In 1047, Ibrahim wrested Hamadan and Kangavar from the Kakuyid ruler Garshasp I. Ibrahim later commanded a successful raid against the eastern provinces of the Byzantine Empire which culminated in the Battle of Kapetrou in September 1048. The Arab chronicler Ibn al-Athir reports that he brought back 100,000 captives and a vast booty loaded on the backs of ten thousand camels. In 1058, he revolted against his brother, but was eventually defeated and personally strangled by Toğrül with his bowstring at Baghdad.
- Bosworth 1968, p. 19.
- Paul A. Blaum (2005). Diplomacy gone to seed: a history of Byzantine foreign relations, A.D. 1047-57. International Journal of Kurdish Studies. (Online version)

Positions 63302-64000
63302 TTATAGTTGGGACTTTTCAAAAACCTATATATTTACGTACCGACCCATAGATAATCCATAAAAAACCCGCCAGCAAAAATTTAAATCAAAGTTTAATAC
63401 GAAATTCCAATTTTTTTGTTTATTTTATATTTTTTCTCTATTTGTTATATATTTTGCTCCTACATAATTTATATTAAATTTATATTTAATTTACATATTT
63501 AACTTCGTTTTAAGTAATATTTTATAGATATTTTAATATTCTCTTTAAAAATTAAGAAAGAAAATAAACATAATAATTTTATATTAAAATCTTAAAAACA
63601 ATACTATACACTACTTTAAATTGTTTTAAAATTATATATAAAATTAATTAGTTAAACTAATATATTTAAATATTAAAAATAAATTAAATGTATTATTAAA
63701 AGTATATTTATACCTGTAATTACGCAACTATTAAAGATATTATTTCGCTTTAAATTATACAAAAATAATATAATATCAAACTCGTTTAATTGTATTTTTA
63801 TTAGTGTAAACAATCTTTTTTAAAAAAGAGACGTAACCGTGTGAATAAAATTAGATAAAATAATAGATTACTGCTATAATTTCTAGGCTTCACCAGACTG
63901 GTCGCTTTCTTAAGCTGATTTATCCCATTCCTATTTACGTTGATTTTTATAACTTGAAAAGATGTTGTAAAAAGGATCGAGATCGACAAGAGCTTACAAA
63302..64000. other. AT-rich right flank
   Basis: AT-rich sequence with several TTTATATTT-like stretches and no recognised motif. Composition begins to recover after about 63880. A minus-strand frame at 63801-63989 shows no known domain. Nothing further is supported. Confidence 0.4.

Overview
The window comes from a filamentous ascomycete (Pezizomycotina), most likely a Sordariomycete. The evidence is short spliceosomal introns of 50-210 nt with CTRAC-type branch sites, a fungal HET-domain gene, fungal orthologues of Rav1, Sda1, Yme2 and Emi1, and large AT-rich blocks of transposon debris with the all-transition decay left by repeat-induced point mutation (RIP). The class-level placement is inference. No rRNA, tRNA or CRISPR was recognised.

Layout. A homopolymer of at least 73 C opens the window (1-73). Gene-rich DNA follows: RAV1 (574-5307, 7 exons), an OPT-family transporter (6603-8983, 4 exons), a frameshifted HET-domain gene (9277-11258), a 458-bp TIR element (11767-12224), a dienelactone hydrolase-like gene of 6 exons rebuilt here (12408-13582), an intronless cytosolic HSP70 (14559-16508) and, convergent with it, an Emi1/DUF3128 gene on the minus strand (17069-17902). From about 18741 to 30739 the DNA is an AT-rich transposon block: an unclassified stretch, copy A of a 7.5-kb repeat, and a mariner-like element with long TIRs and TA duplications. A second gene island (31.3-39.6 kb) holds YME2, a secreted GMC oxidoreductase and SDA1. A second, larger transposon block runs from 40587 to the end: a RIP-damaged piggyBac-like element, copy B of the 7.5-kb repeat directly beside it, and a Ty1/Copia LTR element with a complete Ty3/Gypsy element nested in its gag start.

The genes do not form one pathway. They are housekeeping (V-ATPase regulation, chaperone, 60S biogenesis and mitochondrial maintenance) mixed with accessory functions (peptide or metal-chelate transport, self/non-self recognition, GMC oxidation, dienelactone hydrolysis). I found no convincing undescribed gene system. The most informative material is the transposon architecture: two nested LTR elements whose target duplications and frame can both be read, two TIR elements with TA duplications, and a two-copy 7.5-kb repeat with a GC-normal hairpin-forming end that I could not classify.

- This article incorporates text from a publication now in the public domain: Chisholm, Hugh, ed. (1911). Encyclopædia Britannica (11th ed.). Cambridge University Press.
- Bosworth, C. E. (1968). "The Political and Dynastic History of the Iranian World (A.D. 1000–1217)". In Frye, R. N. The Cambridge History of Iran, Volume 5: The Saljuq and Mongol periods. Cambridge: Cambridge University Press. pp. 1–202. ISBN 0-521-06936-X.
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